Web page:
If I could take a moment to discuss Finch’s writing; I’m the first to admit that I love his writing. A Death in the Small Hours is his best to date; it’s beautifully written and evocative. Finch’s narrative of Lenox with Sophia left me spellbound. Lenox describing his visit in 1854 to Sophia had me smiling with tears in my eyes. In every Lenox and Sophia scene, you could feel the love Lenox has for his daughter. When I think about which scenes stand out, I’d say the cricket scene is at the top of the list along with the advice in speech writing, however; there were three particular scenes that had me in tears. I worry about spoilers and will keep quiet regarding what they are; however, I will say this, as I write this the emotions associated with those three scenes still leave me a bit emotional.

While A Death in the Small Hours does lag on occasion, it is by no means a snore. Some have questioned the need for the cricket scene, but upon reflection it is integral to the plot. Fans of the series may criticize the short appearance of several beloved characters. Dallington plays a vital, but small role; Graham and McConnell’s appearance was short and I longed for more. We are introduced to two new characters and I cannot wait to see their appearance in future books. Finch does a superb job with the narrative and you’ll walk away contemplating life and one’s decisions. The only outcome of course is to move forward and anticipate the future.

Interview: Charles Finch

charlieCharles Finch was kind enough to agree to an interview. He’s one of my favorite authors and his first novel, A Beautiful Blue Death, was nominated for an Agatha Award and was named one of Library Journal’s Best Books of 2007, one of only five mystery novels on the list.


Q. You chose the Victorian Era as the foundational time frame to your novels because it serves as a reflection of contemporary issues in a literary framework. Notwithstanding the connection, given the opportunity, would you travel back in time to the Victorian Era? Would you want to live there, or just visit? Why or why not?

I would love to travel back in time to the Victoria period – briefly. One of the things I try to emphasize in my books is that no matter how civilized life was, it also had a brutal, unpleasant side, with widespread illness and poverty, early deaths, and every stripe of prejudice…and think of all the things you would miss from the modern era! Could I check Facebook? If not I think I’ll stick with our time and have fun daydreaming about theirs.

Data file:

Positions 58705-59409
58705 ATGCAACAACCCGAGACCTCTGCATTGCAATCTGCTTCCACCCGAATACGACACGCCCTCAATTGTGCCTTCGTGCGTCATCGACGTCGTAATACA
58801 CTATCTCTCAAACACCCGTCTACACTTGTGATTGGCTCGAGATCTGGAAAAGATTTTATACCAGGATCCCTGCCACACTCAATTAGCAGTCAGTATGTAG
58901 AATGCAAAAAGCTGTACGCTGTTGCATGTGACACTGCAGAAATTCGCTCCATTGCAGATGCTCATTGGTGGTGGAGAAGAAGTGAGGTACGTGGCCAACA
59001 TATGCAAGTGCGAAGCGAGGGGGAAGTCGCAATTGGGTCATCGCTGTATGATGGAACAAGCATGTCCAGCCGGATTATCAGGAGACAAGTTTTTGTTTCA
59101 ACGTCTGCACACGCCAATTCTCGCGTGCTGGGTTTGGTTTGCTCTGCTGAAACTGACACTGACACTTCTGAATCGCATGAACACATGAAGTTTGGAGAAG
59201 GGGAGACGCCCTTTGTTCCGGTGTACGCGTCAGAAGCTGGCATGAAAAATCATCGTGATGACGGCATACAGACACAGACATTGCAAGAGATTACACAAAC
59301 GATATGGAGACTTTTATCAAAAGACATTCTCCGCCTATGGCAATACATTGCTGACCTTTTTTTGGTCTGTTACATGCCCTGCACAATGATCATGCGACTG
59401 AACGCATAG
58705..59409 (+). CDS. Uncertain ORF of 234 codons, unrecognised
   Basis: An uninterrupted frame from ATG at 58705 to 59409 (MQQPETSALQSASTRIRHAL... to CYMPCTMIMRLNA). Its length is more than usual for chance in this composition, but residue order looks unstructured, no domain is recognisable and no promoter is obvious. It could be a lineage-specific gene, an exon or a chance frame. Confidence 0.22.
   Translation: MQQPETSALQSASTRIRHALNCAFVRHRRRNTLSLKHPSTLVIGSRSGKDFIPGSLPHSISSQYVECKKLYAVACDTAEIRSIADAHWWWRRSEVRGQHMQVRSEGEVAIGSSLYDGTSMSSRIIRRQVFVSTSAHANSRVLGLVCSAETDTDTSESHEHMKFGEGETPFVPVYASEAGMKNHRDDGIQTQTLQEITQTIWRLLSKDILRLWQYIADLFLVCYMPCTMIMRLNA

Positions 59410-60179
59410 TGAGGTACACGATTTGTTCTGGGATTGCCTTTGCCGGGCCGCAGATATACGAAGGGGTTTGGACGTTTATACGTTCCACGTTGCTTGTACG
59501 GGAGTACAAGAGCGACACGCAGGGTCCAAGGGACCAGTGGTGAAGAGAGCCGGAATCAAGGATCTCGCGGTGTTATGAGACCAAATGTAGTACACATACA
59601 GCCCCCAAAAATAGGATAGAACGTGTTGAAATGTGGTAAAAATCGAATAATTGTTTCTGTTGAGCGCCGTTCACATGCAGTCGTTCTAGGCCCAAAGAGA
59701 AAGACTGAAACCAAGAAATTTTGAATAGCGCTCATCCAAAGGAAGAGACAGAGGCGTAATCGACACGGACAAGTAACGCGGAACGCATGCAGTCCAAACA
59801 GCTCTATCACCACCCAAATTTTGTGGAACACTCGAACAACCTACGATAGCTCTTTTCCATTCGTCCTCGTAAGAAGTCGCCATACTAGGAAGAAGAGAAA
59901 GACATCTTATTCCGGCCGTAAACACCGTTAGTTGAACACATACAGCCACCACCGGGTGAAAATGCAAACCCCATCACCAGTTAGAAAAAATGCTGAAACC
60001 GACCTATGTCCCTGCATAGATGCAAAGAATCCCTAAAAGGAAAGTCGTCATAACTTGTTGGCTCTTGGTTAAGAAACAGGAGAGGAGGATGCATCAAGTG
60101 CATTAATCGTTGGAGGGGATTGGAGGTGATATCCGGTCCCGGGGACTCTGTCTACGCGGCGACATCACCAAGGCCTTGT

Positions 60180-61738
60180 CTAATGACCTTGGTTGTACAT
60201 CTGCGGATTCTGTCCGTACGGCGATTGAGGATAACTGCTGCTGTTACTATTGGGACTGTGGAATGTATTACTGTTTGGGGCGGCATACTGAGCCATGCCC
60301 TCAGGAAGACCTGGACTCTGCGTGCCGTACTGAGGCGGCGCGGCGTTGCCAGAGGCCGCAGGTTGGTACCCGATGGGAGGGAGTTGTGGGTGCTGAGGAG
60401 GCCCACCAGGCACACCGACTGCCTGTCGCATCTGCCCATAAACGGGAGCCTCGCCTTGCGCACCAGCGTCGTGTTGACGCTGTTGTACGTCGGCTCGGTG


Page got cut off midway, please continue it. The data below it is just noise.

Q. At the end of The September Society, Charles Lenox agrees to run for Parliament with Lady Jane’s blessing as well as his brother, Edmund’s support. His dream of standing for Parliament finally comes true in book 3. Did you already know at the end of A Beautiful Blue Death that Lenox’s dream would come true? As for yourself are you politically inclined, and do you have any aspirations in that sphere?

From the start I really liked the idea of pulling Lenox away from his work as a detective, and I planted the seeds for him to enter politics in the first book, yes. But actually I wasn’t sure whether Lenox would win his election in Stirrington until the day when I wrote the chapter! I like to make big decisions like that one by feel.

I love politics, and I’ve worked in it before. But I’m happy writing.

Q. You’ve previously named Elizabeth Gaskell as a source of research for your work. Which of her novels did you rely on the most, and how do you feel about her writings? Did the underlying themes relating to the social and political strata of British society impact your writings?

Some time ago I read North and South, and I loved how astute it was about exactly the political and social calibrations you mention. She was much more sophisticated than Dickens, for instance, who wrote from a more emotional angle. Gaskell is definitely the writer I try to think of when I’m writing about class clashes…

Q. If the opportunity ever comes, would you sell the rights to the Lenox series for either television or film? How often have you “cast” it? Who’s your ultimate dream cast?

I would love to sell the Lenox rights, preferably for TV – I agree with the cliché that suspense novels work for film, mysteries for episodic TV. My friend and family love to cast the books, and on my Facebook fan page I think the fans ended up casting Jeremy Northam as Charles Lenox, Jennifer Ehle as Lady Jane, Andrew Lincoln as Graham, Matthew McFayden as McConnell, Aaron Johnson as Dallington, Imogen Poots as Toto, Kenneth Branagh as Edmund, and Stephen Fry as Shreve. Can’t argue with those picks!

Q. A couple of the books were written while you were a postgraduate student. How did you balance coursework and writing? Did your fellow course mates know? What was their reaction as well as that of the faculty?

I definitely tried to keep those two parts of my life segregated – the faculty didn’t know, and only my friends among the course people. I never found it hard to balance the two; in fact, if anything I’m happier when I have a couple of different projects to shift between.